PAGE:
Thursday, March 23, 2006

The Future WIll Not Occur

Too many things to say and no time to say them. But, inspired by Cranky Epistles and other college teaching horror (read: student) stories, I should offer up 2 of my own:

1. I set up an easy in-class essay in my lower-level composition course, something I never do. I created and distributed an assignment sheet 5 days before to read an essay, practice summarizing at home then come in on Monday, write a 1-paragraph summary and a 2+ paragraph response. Easy. I read the sheet in class, gave them page numbers for the essay, chose an essay we'd already read earlier in the session and emphasized orally what I listed twice on the sheet--no book or notes.

Monday, half of the 8 who still bother to come took the paper provided and got to work. I told one young man to put his book away, no books. He whined that he 'thought' he'd be able to use his book. Two young women near him chimed in. I said, No, I said it in class, it was on the sheet twice (thinking to myself and wanting to say, You should've read the fucking sheet I gave you instead of speculating--I give the damn sheets so you know what the fuck is up). He immediately says, Well, can I use my book since I thought I could? Wanting to totally flip out, already so mad by now I’m shaking, I told him, Absolutely not, it was on the sheet, I said it in class, it was an essay we'd read before and that you should've read almost 4 weeks ago. Young woman #2 begins, Well, I never read it in the first-- I cut her off (why would you tell a person in charge of giving you a final grade in a core requirement you must pass that you don't bother to do the homework?), repeated my Absolutely-not sentence then, so infuriated i was afraid I’d burst into tears and wondering if I really did put on the sheet that no books or notes would be allowed, I put my head down and graded homework. (I checked the sheet. I said it twice. Plus, the other 4 who showed up had no problem understanding.)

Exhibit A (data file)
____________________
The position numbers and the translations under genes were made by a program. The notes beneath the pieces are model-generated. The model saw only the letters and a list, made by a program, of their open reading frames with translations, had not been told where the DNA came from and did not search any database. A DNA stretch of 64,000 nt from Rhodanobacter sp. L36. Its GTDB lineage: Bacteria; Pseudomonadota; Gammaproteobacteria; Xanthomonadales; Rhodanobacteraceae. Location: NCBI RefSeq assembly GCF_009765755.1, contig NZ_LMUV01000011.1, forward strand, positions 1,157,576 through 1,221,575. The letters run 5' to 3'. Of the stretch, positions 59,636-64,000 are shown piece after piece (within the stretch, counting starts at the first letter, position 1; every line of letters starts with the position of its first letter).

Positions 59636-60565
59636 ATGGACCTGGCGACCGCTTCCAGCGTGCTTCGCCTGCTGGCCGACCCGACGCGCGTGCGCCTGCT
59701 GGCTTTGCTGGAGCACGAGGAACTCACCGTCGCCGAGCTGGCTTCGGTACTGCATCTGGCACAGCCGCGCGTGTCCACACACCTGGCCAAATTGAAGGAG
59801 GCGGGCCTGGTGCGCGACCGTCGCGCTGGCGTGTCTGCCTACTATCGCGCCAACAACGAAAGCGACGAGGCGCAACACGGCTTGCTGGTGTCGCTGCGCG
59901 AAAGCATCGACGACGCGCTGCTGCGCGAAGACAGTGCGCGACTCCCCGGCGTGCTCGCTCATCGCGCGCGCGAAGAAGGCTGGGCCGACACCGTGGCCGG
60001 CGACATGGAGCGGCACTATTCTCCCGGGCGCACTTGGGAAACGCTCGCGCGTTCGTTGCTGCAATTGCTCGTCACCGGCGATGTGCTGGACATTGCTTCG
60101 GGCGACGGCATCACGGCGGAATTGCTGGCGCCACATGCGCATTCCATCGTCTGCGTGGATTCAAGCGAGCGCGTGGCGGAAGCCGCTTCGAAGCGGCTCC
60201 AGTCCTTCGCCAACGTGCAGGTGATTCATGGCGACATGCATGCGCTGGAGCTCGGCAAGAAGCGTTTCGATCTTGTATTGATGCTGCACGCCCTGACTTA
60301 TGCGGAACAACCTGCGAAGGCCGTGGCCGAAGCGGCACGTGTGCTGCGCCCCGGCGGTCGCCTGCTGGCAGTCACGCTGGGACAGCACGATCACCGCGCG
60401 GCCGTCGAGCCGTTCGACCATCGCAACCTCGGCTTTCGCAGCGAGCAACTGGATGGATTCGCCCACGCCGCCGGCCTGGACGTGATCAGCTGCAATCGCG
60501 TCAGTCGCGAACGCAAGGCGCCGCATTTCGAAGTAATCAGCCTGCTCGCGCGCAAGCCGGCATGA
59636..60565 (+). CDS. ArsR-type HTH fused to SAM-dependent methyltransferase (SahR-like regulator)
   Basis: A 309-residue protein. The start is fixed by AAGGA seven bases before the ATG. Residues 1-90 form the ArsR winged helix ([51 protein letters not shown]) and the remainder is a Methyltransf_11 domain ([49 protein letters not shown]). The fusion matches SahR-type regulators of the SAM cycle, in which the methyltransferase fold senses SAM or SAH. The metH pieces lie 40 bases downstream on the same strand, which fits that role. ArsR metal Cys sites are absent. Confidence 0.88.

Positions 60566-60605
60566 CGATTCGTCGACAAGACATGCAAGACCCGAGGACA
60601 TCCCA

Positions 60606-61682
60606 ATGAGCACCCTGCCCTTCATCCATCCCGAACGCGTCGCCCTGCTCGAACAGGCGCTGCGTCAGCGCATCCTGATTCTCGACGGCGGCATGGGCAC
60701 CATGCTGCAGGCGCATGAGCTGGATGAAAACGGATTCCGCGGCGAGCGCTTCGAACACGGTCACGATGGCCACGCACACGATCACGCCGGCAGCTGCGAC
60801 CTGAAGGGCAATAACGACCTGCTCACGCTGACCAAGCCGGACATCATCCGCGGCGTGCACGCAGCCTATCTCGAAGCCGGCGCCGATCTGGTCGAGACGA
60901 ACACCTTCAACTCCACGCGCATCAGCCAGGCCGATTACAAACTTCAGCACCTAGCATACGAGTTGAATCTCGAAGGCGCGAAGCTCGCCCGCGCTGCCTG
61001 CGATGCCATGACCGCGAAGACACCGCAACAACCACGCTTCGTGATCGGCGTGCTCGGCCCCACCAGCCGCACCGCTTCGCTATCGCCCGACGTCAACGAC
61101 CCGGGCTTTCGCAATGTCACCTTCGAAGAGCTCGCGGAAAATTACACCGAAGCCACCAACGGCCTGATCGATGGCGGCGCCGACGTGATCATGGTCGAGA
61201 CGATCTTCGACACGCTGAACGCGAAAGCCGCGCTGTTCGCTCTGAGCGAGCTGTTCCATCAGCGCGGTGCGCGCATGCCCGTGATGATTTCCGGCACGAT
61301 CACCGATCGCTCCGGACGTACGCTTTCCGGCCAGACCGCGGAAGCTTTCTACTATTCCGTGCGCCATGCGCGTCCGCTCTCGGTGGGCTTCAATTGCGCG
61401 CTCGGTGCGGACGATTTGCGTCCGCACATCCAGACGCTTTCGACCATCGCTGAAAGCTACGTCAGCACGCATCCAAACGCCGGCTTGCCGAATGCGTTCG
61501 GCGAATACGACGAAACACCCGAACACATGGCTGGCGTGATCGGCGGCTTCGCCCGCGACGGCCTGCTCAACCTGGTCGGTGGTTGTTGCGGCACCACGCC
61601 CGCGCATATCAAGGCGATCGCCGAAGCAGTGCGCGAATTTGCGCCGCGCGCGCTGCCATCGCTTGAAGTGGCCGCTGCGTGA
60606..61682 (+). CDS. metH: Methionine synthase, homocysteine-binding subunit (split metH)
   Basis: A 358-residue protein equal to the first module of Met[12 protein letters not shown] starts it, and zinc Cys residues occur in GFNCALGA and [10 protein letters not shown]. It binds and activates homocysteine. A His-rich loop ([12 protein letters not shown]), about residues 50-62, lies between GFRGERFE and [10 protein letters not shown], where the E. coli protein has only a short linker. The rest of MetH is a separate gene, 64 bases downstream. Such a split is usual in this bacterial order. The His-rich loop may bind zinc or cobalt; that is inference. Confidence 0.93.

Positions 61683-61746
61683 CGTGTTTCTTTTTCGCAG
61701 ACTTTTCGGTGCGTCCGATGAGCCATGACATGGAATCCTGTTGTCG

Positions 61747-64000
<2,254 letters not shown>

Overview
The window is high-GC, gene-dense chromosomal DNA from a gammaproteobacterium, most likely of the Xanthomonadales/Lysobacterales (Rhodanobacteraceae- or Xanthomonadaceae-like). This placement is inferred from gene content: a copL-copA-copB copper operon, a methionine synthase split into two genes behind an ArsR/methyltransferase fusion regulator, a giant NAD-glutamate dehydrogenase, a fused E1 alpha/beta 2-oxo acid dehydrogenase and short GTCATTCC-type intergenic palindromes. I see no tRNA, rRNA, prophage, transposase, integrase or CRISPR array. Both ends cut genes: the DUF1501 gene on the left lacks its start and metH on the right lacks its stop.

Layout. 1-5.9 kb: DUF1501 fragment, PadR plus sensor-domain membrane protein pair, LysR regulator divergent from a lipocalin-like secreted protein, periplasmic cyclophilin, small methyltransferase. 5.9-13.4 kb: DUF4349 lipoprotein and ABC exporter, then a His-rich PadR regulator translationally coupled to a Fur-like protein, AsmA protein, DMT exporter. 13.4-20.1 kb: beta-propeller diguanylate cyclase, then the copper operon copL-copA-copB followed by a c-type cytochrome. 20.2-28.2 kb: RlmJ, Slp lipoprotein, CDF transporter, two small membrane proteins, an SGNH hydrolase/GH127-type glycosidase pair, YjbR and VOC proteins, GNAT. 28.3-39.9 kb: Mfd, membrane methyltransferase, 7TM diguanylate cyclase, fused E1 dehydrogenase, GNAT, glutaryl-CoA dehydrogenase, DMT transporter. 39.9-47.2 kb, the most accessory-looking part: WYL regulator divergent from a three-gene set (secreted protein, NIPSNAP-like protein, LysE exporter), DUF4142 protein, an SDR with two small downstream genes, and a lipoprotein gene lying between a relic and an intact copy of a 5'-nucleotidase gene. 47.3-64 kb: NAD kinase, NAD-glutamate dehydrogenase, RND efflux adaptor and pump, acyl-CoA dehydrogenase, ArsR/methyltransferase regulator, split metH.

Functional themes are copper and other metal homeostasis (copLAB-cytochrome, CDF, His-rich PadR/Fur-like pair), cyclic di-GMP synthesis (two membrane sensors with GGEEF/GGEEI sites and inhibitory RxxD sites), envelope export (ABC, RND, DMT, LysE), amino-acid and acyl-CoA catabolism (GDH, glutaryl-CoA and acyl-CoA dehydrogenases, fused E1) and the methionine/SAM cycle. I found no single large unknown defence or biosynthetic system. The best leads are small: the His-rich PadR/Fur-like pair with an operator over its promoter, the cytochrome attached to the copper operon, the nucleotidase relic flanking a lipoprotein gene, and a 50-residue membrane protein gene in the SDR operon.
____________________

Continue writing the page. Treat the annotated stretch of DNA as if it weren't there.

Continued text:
2. Later that day in the other composition course, one student (out of 23) questioned her assignment grade--on a 50-point assignment, she scored in the high 20s. She wanted to talk to me about it before class Wednesday so I agreed, said to meet me at 2:15 (class starts at 2:30) and we’d go over it. Wednesday morning, I re-read the paper and made extensive notes and realized I was GENEROUS. She didn’t follow the assignment (just like the last assignment which called for an annotated bibliography; she turned in a stack of notecards stapled together), didn't elaborate and though the assignment said to summarize and paraphrase and use at most ONE direct quote, every paragraph of her assignment was one sometimes-comprehensible sentence of her own (I thought) and a 3-5 line direct quote from the essay she was allegedly analyzing. I reviewed the paper and typed in comments boiling. (With 60 or so papers coming in in less than 2 weeks and only 4 days to grade them all and calculate and submit final grades AND write 4 syllabi for the next session... 'bitch' is not the word for how I feel at times and this will escalate until final grades are submitted.)